Yes, I meant the Young DAC may have a USB input (based upon the hiface) that actually lives up to its billing. Many audiophiles are finding out that the USB input on their dac can't compete with a USB converter feeding the SPDIF input.
M2Tech Young DAC - Page 3
Head-Fi's Best Sellers
They don't appear to ship outside Australia and some products to NewZealand. That seems to be what their shipping information page says.
Perhaps ask them if they will ship to the US. It is worth asking the question given the potential $500 saving. I have found them to be very helpful and responsive. Plus I am hanging out to hear some user reviews. It looks like an impressive piece of machinery.
Yea, I am trying to save the $500. I am also looking at the Calyx 24/192 DAC from South Korea. It also looks like a great DAC and has similarities to the M2TECH Young DAC. Its around $1600 I believe and can do full 24/192 over USB 2 with the supplied drivers.
So far I have only seen one decent review of the Young but it was certainly very promising. The bit that makes the Young so appealing is the capability to deal with 384. I am guessing that something like Pure Music can upsample to 384 and then output straight to the Young via USB.
I would have liked for it to have also included a second set of line outs so that I can share its output between the headphone amp and my stereo but it is a small price to pay.At least the new Lyr has a second set of pre outs so I can share the dac from there.
IMHO the stock HiFace is a lousy transport. It has a treble tilted sound signature, which may do something for low end, dark sounding stuff, but the treble tilt gave it an unrealistic tone with either my T-1 > North Star MKII >GS-1 rig or my 650 > Stello > M^3 rig.
It also takes full advantage of the louder sounds better trick by playing louder than other transports. Don't be fooled.
And IIRC it's voltage output is way above the standard 2 volts.
Then there was the clock issue.
I bought one to replace my Blue Circle Transport. Now it's in a baggie in the junk drawer.
No, I can't imagine why there isn't more interest in M2Tech products.
This is my opinion. YMMV.
A friend of mine has the Hiface and he loves it. I havent had too long a time to sit down and compare it but we did do side by side testing of a Dac Magic direct and the Hiface feeding a Matrix mini-i. Your comments around it potentially damaging your gear is very worrying. Arent some other products supposed to output up to 5 volts? I didnt think that it was all that unusual to exceed 2v. Great to hear your thoughts though. Helps build a fuller picture.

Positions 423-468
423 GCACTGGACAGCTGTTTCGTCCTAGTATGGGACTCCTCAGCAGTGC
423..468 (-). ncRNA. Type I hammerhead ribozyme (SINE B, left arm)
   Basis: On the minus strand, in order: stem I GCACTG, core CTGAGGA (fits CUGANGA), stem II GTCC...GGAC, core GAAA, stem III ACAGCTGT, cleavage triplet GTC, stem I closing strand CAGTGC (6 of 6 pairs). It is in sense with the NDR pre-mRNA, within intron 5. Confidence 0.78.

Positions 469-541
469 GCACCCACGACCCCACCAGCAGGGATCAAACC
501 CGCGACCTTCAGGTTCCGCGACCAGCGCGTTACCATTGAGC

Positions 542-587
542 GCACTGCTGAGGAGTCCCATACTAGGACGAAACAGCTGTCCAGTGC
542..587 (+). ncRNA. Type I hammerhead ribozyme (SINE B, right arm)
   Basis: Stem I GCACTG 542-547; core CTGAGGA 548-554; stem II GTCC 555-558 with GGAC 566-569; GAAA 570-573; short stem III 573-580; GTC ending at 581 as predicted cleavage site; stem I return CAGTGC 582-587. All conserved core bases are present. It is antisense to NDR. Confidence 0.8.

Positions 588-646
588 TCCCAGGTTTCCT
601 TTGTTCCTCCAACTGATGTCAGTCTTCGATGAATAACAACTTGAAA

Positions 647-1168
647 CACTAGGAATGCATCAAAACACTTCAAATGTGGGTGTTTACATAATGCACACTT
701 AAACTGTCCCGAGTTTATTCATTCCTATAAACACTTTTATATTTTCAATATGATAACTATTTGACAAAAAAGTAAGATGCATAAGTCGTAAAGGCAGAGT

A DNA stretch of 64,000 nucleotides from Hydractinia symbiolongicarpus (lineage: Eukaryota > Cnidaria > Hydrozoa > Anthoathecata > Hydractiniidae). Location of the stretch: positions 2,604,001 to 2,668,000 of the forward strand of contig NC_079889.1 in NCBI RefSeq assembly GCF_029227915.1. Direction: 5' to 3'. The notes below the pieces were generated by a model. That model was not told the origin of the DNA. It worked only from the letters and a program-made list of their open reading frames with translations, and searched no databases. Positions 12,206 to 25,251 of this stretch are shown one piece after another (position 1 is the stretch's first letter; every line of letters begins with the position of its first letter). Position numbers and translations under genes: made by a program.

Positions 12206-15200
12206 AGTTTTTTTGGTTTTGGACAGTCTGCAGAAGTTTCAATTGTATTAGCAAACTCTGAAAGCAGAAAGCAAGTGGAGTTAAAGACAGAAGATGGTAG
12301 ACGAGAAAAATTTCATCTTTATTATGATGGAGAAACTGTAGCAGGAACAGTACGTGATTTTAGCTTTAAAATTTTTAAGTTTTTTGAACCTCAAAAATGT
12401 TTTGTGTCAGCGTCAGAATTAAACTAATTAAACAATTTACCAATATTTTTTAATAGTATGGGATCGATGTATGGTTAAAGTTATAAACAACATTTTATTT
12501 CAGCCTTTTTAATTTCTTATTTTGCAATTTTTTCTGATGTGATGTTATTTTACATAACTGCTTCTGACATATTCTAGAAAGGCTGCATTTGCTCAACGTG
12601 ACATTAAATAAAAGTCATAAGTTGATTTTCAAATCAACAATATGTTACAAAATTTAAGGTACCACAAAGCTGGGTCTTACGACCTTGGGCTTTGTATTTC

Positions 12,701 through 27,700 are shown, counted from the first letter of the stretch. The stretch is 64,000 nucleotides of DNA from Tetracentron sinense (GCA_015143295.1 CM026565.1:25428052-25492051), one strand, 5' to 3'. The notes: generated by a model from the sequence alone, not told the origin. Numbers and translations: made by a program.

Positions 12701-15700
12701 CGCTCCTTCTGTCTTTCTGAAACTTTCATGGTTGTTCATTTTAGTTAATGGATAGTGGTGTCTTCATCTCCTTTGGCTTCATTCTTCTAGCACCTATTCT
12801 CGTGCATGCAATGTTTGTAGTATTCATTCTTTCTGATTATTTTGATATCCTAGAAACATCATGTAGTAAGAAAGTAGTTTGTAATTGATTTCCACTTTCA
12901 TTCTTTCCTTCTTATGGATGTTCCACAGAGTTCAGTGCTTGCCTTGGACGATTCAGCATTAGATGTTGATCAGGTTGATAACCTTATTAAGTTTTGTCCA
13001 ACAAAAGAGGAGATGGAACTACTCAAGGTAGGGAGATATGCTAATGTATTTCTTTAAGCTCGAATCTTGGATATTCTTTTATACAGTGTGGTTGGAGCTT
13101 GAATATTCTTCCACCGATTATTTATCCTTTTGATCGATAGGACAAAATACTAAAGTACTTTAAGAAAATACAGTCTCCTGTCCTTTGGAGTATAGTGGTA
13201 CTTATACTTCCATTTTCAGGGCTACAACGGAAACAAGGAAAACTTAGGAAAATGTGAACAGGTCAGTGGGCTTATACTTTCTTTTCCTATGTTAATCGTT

- 825 Posts. Joined 4/2006
- Location: SoCal
- Select All Posts By This User
I don't agree with the neg take on the HiFace. They sold 1000's of them, I had 3 at some point - no problems (Win7 & Mac).
They were pioneers in making USB-Spdif affordable and bit the bullet on some early versions/tech. Jkenny has shared some excellent experience and mods on this (e.g. battery power and attenuators) that went a long way to improving the stock model. Saying that, it is not considered SOTA today (what can you expect for $150 (even less used)?) and has been surpassed by the EVO (of which I own 2).
The market is now flooded with USB-Spdif converters - most of them better but also more $$ than the original hiFace.
But we're digressing on this thread (there is already lengthy hiFace thread). I'd also be interested in first impressions of the Young Dac (as the EVO tech is built in). (which is probably the future of Dacs anyway - the current slew of USB-Spdif converters is a temp fix in the evolution).
Yeah, I agree, there are under $200 converters available now (KingRex & Musical Fidelity) that have the potential to perform above their price points. The reviews on the KingRex have it outperforming more expensive converters. No one's going to spend $1k on a Sonicweld or Empirical Audio except for the cost-no-object audiophiles with audio nervosa.
Not to derail the thread, but in the interest of providing information to the forum members:
Yes, they did sell thousands of them, (that had the small clock instead of the large clock), to unsuspecting customers who read the original reviews of the 2 large clock models and thought that's what they would be getting. (M2Tech now claims they only use the large clocks)
Here's a pic from their web site showing the small clock-large clock configuration that was eventually exchanged for one with two large clocks.
Mine was one of the thousands they sold like this (and was exchanged by Tweak Geek, which btw is a great company to deal with) but the only caveat M2Tech imposed for an exchange was that if you opened it up to find out which clock you had you voided your warranty...... a pretty bullet proof way to avoid replacing any HiFaces. So how do you find out which clock you have without opening the case?
small clock - large clock (original sent to me) 2 large clocks (replacement)
There was no question that the large clock sounded much better than the small clock, but even in it's best sounding configuration, it still was a treble tilted, tone altering transport, that employed the "louder sounds better" trick. (Volume balance and check for yourself against another transport.)
Now, guys, which HiFace did you get, (and how sure can you be sure that M2Tech is only using the better sounding large clocks now)... remember, if you open the case you void your warranty?